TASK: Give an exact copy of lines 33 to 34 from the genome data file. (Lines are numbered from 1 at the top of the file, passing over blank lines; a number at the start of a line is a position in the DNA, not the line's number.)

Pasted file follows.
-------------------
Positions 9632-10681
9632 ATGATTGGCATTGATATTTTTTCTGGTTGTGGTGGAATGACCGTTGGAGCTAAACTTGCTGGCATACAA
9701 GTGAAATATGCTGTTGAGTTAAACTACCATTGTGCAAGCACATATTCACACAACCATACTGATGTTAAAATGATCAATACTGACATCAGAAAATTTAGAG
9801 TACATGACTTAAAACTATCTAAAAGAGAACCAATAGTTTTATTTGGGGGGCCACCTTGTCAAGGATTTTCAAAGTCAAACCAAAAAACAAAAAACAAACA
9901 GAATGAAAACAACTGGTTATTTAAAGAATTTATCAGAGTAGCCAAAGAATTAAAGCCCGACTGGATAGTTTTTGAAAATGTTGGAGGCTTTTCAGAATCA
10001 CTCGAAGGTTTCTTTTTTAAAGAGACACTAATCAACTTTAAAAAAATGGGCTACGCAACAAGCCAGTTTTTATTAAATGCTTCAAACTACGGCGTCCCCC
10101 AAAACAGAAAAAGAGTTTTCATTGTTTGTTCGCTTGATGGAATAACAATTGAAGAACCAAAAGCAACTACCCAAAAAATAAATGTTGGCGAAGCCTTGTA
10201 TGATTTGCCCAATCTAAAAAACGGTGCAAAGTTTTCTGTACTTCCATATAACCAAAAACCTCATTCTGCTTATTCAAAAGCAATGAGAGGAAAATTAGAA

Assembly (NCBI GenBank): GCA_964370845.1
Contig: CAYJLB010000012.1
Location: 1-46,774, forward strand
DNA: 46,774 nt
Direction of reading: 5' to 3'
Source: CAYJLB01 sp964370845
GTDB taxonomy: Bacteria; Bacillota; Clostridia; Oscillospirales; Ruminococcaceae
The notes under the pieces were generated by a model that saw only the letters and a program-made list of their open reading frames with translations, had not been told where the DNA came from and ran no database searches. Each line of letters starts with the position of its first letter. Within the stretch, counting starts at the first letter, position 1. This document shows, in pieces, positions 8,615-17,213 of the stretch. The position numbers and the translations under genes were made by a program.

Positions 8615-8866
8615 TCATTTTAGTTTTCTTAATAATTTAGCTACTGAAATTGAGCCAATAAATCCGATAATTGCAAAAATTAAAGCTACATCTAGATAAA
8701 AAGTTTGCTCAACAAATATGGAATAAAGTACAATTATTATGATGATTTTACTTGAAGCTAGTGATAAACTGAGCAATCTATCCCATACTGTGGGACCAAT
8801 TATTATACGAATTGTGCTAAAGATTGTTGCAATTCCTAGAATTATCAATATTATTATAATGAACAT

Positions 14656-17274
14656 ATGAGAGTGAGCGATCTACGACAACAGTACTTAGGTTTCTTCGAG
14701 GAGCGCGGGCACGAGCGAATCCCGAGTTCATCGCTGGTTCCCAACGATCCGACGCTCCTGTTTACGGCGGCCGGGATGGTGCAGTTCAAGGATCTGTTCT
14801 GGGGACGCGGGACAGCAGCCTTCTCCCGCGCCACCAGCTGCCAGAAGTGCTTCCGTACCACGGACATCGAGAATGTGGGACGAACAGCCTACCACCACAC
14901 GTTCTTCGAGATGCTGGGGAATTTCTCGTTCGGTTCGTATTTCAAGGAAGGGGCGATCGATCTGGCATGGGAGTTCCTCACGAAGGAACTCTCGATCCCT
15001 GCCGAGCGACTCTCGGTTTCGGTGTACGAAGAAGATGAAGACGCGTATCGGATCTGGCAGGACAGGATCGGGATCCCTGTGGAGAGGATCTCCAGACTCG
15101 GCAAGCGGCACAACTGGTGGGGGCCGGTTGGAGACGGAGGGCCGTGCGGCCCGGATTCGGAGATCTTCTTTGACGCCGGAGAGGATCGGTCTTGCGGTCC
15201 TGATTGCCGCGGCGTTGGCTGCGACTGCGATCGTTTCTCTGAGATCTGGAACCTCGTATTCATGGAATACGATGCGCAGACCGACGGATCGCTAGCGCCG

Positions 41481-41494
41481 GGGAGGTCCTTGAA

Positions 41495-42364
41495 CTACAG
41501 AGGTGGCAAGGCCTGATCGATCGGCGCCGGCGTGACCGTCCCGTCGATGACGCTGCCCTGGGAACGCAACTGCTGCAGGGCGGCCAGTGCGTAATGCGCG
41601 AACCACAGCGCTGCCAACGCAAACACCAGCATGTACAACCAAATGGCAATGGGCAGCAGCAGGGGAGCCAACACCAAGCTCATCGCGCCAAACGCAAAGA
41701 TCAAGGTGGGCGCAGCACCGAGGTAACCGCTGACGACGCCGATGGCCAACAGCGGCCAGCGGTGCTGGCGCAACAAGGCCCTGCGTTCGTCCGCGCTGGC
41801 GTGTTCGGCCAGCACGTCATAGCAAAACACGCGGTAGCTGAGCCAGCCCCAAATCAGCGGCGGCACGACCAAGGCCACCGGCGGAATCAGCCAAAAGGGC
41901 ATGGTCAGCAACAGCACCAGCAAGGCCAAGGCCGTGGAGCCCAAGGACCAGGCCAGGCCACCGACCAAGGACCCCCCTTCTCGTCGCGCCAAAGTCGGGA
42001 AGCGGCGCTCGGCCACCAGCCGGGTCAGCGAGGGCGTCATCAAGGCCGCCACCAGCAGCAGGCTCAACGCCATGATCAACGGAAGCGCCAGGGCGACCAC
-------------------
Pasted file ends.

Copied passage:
41501 AGGTGGCAAGGCCTGATCGATCGGCGCCGGCGTGACCGTCCCGTCGATGACGCTGCCCTGGGAACGCAACTGCTGCAGGGCGGCCAGTGCGTAATGCGCG
41601 AACCACAGCGCTGCCAACGCAAACACCAGCATGTACAACCAAATGGCAATGGGCAGCAGCAGGGGAGCCAACACCAAGCTCATCGCGCCAAACGCAAAGA